Snow crab fishery changes tactics as stocks hit 25-year low
'You have to work off of truthful information even if it's inconvenient,' says scientist
A study six years in the making shows some grim statistics for snow crab in Newfoundland and Labrador.
The study was released at the same time the Department of Fisheries and Oceans announced the crab fishery was moving to a precautionary approach.
That means if the crab numbers are low, the total allowable catch will be lowered, meaning less fishing for the province's harvesters.
According the Darrell Mullowney, a DFO scientist working on the study, the change comes at a crucial time in the crab fishery.
"As [the number of crab] has gone down, the exploitation rates have gone up in some areas," he told CBC's The Broadcast.
"We are concerned as a science branch about the state of crab. We are not sure that it can continue to sustain the levels of fishing pressure that have been imposed upon it in recent years particularly in some of its biggest and most important areas where the majority of the stock lies."
Over the last few years, biomass numbers have gone down in many areas around the province, Mullowney said.
Their study did not use a single indicator to gauge the health of the industry, but instead used a multi-indicator approach looking at things like female egg clutches, catch rates and discard rates.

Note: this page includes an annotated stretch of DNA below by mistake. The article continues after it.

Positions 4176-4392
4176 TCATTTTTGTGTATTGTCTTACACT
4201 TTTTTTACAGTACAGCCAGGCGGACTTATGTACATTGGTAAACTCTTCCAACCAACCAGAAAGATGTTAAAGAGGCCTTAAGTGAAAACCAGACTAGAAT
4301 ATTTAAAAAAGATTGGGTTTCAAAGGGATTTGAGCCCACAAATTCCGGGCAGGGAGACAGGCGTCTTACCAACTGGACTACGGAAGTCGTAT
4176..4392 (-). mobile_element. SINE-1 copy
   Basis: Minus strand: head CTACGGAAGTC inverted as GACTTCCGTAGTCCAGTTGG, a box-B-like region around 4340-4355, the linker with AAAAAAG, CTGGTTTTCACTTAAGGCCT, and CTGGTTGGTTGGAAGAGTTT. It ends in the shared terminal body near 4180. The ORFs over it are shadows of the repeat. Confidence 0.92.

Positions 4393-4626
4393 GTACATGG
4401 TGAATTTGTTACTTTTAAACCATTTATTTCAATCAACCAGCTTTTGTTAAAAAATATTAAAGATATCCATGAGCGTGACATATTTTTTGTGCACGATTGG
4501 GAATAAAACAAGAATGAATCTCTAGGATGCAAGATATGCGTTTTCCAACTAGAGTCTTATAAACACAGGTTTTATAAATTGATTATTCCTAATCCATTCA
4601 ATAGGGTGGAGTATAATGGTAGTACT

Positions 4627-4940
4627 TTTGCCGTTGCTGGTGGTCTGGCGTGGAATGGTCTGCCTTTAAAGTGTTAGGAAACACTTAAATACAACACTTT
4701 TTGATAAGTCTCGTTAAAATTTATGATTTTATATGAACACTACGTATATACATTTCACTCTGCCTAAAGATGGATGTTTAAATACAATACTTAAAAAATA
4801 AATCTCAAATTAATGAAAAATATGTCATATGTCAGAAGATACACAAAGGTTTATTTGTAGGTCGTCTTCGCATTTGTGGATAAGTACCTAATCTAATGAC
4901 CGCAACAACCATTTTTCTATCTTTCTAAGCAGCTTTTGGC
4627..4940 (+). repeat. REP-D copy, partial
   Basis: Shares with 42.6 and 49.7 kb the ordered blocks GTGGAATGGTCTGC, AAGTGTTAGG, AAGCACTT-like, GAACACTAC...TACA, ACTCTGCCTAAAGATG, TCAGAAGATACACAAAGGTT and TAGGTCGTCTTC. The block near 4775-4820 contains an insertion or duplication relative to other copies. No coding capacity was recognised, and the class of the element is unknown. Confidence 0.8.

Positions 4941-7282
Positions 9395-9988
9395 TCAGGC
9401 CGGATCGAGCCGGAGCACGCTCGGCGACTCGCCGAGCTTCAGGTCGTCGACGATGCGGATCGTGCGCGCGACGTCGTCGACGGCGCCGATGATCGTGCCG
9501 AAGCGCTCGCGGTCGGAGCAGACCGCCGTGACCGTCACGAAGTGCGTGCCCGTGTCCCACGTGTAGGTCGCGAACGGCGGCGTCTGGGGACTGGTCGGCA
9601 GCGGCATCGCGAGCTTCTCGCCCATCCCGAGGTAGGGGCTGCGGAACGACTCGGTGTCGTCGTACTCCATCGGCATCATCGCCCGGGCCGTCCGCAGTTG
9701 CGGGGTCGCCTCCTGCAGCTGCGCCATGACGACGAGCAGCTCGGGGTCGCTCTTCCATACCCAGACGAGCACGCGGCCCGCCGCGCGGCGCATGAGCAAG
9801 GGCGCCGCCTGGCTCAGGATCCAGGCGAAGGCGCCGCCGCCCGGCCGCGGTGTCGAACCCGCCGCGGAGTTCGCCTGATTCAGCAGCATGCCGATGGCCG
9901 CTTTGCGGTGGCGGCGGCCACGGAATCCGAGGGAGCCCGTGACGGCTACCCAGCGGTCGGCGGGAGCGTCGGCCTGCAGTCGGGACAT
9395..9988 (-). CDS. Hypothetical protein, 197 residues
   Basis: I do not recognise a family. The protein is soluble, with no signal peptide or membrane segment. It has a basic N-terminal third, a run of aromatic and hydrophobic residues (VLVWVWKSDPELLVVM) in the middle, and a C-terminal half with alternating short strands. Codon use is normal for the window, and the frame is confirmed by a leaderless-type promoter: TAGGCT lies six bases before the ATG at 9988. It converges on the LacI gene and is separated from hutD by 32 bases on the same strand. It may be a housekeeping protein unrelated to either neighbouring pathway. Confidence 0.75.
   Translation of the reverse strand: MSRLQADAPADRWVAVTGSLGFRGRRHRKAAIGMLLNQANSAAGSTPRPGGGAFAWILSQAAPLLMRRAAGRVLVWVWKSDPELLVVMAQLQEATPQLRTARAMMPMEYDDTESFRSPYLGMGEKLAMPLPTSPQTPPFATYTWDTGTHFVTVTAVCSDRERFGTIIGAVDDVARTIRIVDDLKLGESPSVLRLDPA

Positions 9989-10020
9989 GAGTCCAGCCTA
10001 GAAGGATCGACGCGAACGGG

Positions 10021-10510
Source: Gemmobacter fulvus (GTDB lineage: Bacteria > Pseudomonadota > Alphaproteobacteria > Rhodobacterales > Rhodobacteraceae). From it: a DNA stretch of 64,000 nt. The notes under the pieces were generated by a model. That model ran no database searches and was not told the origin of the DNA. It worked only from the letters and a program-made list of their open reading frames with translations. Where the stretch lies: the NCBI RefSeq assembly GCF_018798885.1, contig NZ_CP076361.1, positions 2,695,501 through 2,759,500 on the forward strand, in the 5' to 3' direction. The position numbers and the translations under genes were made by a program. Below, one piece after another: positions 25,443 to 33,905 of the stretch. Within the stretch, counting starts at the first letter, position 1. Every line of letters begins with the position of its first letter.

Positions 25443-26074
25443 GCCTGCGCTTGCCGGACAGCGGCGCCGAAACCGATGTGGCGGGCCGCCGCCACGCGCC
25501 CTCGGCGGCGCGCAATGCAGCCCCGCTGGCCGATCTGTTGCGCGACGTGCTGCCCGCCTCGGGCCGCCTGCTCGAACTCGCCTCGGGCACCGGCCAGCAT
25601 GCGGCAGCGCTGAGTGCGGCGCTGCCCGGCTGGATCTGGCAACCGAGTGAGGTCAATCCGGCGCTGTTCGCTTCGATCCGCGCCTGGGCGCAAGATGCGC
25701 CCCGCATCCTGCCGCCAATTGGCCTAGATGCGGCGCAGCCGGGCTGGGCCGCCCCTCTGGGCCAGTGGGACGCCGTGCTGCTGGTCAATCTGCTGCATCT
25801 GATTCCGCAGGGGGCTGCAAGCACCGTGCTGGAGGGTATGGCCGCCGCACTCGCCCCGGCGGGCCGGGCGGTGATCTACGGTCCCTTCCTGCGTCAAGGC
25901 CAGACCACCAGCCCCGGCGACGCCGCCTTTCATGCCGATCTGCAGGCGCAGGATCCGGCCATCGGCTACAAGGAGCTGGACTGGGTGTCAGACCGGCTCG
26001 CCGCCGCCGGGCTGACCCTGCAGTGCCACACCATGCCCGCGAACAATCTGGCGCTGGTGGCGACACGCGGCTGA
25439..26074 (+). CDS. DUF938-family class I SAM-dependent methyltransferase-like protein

While Mullowney doesn't make the decisions on stock management, he said he doesn't mince words when speaking with crab harvesters.
"I generally try to, as much as I can, tell it as it is.… You have to work off of truthful information even if it's inconvenient."
Some good news in 3Ps
DFO managers will hit the road at the end of November to meet with the men and women making a living in the industry. They'll hold meetings in St. John's, Clarenville, Gander and Port Hope Simpson.
Despite the change in fishery management and the findings of Mullowney's report, there has been one recent success in the industry.
Area 3Ps, located off the island's southern coast, saw a crash in total allowable catch from 2014 and 2017. But as the quotas went down, the health of the stock improved, Mullowney said.
In 2018, the total allowable catch went up slightly, from 1,505 tonnes to 1,792 tonnes.
"They seem to be a bit of a good news story in the broader pictures in terms of seeing some bounce back, whereas these other areas like 3L in particular seem to be arriving at a place where 3Ps was a few years ago," Mullowney said.
"Just because we're out here saying we're concerned about the status of the stock, doesn't mean it's necessarily game over."
With files from The Broadcast